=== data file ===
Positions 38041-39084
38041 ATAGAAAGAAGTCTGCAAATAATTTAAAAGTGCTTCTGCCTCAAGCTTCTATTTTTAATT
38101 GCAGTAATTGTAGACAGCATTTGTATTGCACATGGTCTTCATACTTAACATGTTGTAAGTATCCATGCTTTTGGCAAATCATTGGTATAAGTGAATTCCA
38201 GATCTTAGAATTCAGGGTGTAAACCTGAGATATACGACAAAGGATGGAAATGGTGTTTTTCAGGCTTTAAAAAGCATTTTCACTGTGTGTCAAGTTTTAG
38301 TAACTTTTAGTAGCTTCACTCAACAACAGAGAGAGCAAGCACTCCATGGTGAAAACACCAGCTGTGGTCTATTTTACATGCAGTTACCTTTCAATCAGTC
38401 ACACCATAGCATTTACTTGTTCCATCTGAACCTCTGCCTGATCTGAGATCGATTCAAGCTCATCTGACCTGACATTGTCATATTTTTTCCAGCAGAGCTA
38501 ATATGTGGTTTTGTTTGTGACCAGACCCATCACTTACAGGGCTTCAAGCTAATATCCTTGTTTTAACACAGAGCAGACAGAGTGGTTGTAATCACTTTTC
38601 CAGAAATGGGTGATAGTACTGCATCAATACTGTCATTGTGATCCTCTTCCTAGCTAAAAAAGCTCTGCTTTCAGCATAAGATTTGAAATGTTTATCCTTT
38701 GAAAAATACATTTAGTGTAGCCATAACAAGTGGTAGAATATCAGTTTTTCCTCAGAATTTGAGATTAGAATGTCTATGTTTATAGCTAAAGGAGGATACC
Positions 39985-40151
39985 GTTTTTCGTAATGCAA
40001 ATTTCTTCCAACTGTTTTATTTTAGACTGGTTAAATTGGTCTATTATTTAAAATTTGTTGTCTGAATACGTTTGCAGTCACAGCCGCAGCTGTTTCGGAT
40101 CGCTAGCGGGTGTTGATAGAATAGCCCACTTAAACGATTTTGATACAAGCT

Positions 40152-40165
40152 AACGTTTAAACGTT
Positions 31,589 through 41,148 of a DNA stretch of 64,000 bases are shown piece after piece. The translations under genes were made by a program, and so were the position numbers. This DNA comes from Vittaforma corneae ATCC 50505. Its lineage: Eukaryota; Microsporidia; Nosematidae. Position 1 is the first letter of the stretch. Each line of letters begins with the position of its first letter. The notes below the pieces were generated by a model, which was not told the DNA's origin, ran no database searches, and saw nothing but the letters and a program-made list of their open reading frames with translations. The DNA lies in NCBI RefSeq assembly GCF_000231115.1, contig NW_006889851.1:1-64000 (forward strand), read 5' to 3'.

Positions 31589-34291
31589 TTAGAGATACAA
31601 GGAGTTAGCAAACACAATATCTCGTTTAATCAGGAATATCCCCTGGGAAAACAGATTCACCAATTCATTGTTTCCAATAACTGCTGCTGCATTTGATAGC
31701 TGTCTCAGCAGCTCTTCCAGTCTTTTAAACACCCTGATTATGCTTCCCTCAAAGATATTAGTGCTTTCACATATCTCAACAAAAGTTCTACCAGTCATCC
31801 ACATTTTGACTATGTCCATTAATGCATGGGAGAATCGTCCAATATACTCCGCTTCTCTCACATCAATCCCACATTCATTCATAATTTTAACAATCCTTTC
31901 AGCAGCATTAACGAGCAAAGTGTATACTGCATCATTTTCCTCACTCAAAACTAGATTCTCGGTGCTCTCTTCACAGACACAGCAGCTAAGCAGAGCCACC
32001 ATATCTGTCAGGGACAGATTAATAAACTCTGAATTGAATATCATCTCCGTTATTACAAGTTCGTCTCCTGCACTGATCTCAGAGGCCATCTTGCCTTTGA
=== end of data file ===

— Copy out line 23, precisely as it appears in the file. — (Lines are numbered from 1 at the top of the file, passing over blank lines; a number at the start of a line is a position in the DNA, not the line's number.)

32001 ATATCTGTCAGGGACAGATTAATAAACTCTGAATTGAATATCATCTCCGTTATTACAAGTTCGTCTCCTGCACTGATCTCAGAGGCCATCTTGCCTTTGA